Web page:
Concepts: • Create a landmark gateway to the Airport at the west skybridge, and to the City of SeaTac at the east skybridge. • Express a shift from gravity at the east end to ethereality at the west end. • Tap into the palpable sense of parallel worlds and multiple time zones that converge at the Airport. • Synthesize metaphors into a dense amalgam of layered meanings. • Create art that is synthetic, futuristic, rapid. • Use discontinuities in space and time to create gaps completed in the viewer’s mind. • Create art experienced from within, at a more microscopic, kaleidescopic level of nuance and detail than “Emerald City.” • Portray local themes in an abstract language that also speaks to the surreal qualities of the Airport environment.

The Bride Stripped Bare by Her Bachelors, Even, diagram by Marcel Duchamp

left: Passerelle, GD Architects below/top: Negev Monument, Dani Karavan Galaxy, James Turrell Glass, Christopher Janney below/bottom: River of Light, Mikyoung Kim Museum of the City, Steven Holl Performing Lightworks, James Turrel




windmills and roads, Tahachapi, California

Special Site Considerations:


• At-Grade and Aerial Light Rail Alignment in the Median of the NAE roadway, from 160th Street to the Light Rail Station

Budget: • $200,000 includes design fee, fabrication, and installation • construction credits for artist-designed functional elements may be applied to art budget • additional funding from the Port of Seattle is possible

Potential Art Elements: • sculptural tops attached to overhead contact system (OCS) poles • banding on OCS poles • coatings on railings and OCS poles • enhancements to aerial guideway columns and trackbed paving


• Use large-scale art that engages vehicle and rail drivers and passengers. • The light rail alignment replaces a planted median with large expanses of concrete and steel. Use art to mitigate this negative impact by incorporating color into the art, and other means. • Explore creating tops for OCS poles that are activated by wind direction and/or speed. OCS elements must be low maintenance and will be the responsibility of Sound Transit. • Focus on form and color, as textural detail will not be well-perceived. • Explore using changes in color and/or form to convey the concept of Transformation. • Artist can specify colors and to some extent types of coatings for railings and OCS poles. (The cost for this enhancement is likely part of the base construction budget.) • Use art as a passive wayfinding feature (for example, a driver knows it’s time to look for the arrival exit when the railings turn blue). • Explore using art to enact a “special event” when the alignment becomes elevated. • Explore using integral color in the concrete columns, aerial guideway, and trackbed paving. • If feasible, integrate plants into art. • Explore the use of special materials in the gaps between the tops of the guideway columns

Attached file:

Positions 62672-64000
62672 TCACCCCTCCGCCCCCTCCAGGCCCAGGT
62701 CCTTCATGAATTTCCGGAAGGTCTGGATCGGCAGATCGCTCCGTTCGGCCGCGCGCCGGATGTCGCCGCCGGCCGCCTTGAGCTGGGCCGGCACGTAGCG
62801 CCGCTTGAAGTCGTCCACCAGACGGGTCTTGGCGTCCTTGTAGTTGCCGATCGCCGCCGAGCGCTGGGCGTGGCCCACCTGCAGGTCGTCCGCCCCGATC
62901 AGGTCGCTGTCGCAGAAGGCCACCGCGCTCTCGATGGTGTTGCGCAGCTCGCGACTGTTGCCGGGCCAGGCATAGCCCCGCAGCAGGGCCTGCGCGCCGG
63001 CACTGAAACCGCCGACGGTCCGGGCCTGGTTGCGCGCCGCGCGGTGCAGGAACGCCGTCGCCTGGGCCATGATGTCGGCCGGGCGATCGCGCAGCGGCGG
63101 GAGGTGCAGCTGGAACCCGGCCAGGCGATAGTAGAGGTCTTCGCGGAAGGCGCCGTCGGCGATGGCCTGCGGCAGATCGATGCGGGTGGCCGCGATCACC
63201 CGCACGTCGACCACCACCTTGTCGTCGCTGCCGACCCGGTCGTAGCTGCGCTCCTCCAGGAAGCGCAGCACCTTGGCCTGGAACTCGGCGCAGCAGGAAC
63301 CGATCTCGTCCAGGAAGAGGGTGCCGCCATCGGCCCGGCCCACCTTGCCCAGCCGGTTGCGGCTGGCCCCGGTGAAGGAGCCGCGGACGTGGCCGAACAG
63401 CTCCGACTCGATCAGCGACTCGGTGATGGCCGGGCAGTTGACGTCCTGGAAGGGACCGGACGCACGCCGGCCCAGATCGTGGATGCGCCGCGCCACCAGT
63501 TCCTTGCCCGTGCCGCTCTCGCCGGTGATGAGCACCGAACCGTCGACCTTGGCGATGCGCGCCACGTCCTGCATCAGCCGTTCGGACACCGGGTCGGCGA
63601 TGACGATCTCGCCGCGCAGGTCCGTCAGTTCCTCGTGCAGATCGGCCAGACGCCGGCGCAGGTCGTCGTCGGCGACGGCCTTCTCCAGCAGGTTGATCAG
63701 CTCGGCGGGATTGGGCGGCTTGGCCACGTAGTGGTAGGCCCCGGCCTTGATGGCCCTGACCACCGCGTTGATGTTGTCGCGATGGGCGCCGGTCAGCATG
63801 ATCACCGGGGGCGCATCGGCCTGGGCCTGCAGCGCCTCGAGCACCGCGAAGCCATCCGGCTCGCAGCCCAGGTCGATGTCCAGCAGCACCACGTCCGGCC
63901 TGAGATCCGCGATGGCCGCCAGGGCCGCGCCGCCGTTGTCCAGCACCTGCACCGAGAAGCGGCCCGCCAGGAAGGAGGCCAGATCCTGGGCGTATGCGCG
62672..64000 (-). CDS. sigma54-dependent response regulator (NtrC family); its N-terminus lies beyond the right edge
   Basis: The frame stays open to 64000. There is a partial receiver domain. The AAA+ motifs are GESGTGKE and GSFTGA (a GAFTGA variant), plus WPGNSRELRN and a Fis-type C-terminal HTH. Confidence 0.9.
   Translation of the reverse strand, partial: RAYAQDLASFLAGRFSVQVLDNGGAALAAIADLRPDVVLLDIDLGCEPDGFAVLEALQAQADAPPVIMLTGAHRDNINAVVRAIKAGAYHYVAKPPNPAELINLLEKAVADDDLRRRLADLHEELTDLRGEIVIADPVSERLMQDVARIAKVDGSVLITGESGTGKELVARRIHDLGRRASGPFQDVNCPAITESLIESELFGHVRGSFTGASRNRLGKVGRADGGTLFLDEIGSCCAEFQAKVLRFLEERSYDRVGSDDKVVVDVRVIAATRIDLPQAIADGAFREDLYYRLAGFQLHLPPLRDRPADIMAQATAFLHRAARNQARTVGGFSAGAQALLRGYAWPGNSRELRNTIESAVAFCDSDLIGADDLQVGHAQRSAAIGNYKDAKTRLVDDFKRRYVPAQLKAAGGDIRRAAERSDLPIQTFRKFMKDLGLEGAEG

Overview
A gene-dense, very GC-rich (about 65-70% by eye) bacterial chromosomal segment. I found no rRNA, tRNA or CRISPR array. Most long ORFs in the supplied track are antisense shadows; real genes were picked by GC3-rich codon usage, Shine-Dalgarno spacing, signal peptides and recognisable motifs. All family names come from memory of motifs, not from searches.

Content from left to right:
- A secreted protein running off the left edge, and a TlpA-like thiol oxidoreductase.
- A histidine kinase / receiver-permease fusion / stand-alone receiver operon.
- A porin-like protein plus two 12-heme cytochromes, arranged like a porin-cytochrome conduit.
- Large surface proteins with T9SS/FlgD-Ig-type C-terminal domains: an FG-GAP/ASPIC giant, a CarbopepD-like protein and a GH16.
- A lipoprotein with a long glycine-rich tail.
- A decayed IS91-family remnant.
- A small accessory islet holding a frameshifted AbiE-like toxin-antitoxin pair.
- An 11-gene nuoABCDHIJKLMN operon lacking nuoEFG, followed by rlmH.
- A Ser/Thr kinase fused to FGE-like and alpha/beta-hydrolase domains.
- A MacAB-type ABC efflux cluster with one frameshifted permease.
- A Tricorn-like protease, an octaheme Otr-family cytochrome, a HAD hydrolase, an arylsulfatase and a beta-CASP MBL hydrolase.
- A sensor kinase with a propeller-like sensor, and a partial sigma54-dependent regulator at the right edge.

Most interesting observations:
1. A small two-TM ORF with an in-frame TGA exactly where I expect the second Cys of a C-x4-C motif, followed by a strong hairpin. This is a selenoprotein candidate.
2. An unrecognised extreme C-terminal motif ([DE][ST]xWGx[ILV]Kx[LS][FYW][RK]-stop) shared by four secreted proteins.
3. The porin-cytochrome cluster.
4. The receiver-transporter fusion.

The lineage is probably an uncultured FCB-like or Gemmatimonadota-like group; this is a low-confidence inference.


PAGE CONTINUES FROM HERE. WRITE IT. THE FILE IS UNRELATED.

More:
and the bottoms of the capitals, to create an illusion that the aerial guideway is “floating.” Those joints are 6-8” wide, with neoprene bearings that will be changed periodically. • The columns are notched on two sides so drainage pipes can be inset and hidden. Explore creating a functional intervention where drainage is celebrated rather than hidden, working with engineers to ensure proper drainage.

Concepts: • Create a sequence of art that unifies the site by linking the Airport Entry Gateway Artworks at its north and south ends. • Use art to express a conceptual Transformation between the north and south ends, tying into or manifesting the space-time axis. • Explore art that is activated by wind to express the concept of Transformation, the idea of flight, and the motion of the train when it is not there. • Explore the use of rhythm, repetition, narrative, and syncopation to build upon shifts in views, emotions, and topography inherent to the site.

• OCS poles are H-sections occurring approximately 150-180’ apart along the onemile corridor. • Connecting sculptural tops to the OCS poles will require engineering. Light materials such as cast polycarbonate or aluminum might work best. • The alignment does not have low-voltage power, so lighting is not easily possible without transformers and wiring. However, photovoltaics or other alternative energy systems can be explored. • Concrete highway barriers (almost 3’ tall) will separate the light rail alignment from the NAE on both sides. Railings may also be used. • Although elements of the light rail line where art will be located are Sound Transit property, the alignment is along a right-of-way through Port of Seattle property. The Port, as well as Sound Transit, will review all components and stages of this project.

left: Miami Line, Rockne Krebs below/top: EDF Pylons, Kathryn Gustafson Terrasson (windvane), Kathryn Gustafson Shift and Turn, Topher Delaney OCS poles for Seattle’s Rainier Valley, Norie Sato and Dan Corson below/bottom: Oliver Garden, Topher Delaney Trackbed design for San Francisco’s 3rd Street, Ken Smith San Diego Children’s Hospital, Topher Delaney photo-simulation of colored railing



CELESTIAL CITY Site: • Light Rail Station